Before discussing how web servers work, it is first necessary to understand what a server is and how it affects the way your website or blog works. Fundamentally, a web server passes the information and data needed for you to run your website or blog onto your terminal, whether that is a PC, a Mac or a portable device such as a cell phone or tablet.
What is a Server?
Let’s begin by stating that this is not a technical post explaining how the Hypertext Transfer Protocol works with regard to HTTP requests and responses, nor about the technicalities of Java or C++ sockets. It is intended to explain in understandable terms what a server is, its importance and what part it plays in making your website or blog visible on the screen. For the vast majority, their server equates with their web hosting service.
Fundamentally, a server provides a service. In internet terms there is more than one type of server. It can be a computer, a hard disk or even a piece of software. Here, we are discussing the web servers that help to run your website or blog, and how that works to provide you or your site with the files and graphics that make up your website or blog so that it appears to your visitors as you want it to.
Such servers are generally banks of hard disks that are loaded with the software needed to run the server system, to run your website or blog and also for storage of the files and databases that must be loaded up when visitors click to visit your site.
Web Hosting Services
When you sign up for a specific web hosting service, you are fundamentally paying the host to provide you with server space, otherwise known as web space. In addition to that space, your web host will also provide bandwidth to enable transfer of files to and from the server and many other services, such as security, an operating platform known as a control panel (e.g. cPanel) and other services.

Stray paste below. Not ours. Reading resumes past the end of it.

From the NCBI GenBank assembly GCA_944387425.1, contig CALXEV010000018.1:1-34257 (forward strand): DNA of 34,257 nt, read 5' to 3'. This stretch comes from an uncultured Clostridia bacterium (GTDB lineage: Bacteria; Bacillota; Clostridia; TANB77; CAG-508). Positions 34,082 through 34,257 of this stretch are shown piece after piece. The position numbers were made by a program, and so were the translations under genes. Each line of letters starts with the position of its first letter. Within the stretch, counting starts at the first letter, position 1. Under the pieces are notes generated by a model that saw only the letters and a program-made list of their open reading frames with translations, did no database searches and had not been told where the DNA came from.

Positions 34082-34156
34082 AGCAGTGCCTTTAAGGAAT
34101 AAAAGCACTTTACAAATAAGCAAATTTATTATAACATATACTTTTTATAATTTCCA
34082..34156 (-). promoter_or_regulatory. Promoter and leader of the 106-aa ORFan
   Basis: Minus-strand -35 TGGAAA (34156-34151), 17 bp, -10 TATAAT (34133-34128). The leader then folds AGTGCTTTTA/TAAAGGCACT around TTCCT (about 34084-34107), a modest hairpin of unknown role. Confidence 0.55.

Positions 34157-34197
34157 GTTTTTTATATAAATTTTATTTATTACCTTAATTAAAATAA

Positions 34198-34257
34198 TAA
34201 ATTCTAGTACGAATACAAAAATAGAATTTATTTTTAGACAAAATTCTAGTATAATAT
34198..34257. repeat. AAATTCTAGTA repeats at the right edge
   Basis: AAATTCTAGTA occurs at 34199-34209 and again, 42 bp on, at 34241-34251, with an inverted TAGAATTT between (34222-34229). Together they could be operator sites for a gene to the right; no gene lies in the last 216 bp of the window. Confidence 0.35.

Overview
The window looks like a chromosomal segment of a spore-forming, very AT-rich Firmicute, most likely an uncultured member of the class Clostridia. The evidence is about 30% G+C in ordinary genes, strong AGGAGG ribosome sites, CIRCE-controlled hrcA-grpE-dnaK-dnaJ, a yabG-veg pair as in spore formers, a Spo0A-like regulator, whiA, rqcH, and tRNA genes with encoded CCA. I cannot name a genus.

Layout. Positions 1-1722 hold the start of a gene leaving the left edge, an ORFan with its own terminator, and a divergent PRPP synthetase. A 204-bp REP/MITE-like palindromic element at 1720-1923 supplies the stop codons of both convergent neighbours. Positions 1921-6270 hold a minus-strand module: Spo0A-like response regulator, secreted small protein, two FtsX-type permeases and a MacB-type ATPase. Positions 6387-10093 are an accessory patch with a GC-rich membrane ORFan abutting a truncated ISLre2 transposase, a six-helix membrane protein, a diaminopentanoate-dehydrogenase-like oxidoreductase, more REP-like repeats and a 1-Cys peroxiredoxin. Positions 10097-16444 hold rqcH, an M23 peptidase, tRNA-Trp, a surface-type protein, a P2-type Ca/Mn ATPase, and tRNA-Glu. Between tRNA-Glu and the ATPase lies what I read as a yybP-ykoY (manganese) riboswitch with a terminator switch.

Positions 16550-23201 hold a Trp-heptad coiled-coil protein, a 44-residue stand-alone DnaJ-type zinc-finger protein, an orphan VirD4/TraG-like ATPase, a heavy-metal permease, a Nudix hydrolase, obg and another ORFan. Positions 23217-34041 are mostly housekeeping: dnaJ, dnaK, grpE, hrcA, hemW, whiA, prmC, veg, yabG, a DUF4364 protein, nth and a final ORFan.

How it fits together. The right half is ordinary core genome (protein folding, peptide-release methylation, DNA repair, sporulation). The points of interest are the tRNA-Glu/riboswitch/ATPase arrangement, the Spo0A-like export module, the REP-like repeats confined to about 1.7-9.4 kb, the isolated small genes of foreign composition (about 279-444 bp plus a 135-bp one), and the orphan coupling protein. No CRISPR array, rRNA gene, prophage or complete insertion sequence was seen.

All of this is provided from the host’s web servers. Shared hosting involves you being provided with part of a server – you are sharing server space with many other users. You do not actually get your own part of the server, but are given what is available at the time you need to use it.
Most good web hosting services have plenty room on their servers for shared hosting, but if the space is over-sold you can experience downtime. Web hosting services such as HostGator, Bluehost and DreamHost offer plenty server space for shared hosting customers. Others may not, so check the guaranteed uptime offered.
There are other more expensive services that provide you with a guaranteed amount of server space, known as VPS, or virtual private server hosting, and others than provide you with a server all to yourself. However, no matter what hosting service you have, your web server works in fundamentally the same way.
How Web Servers Works
The easiest way to explain how web servers work is to consider a commercial intranet, where company employees work from terminals with no storage capacity: no hard disk or DVD storage. All the software that runs their applications is stored on the company server as are the files that are generated in the course of their work. This server can be located in a room in the branch of the company, or be located in central office IT department in another city, country or even continent.
It doesn’t matter where it is stored. Each individual employee can access the software and the files they need to use from a terminal without any storage capacity whatsoever. No USB slots, no DVD and no hard disk. The server provides access to the software and the files required that are stored on RAM while in use. Once you click ‘Save’ the changes to the file are stored on the server, and each individual in the company will have their own logins and individual permissions for access to specific types of file. Rather than having individual PCs, each has his or her individual or shared space on the company servers.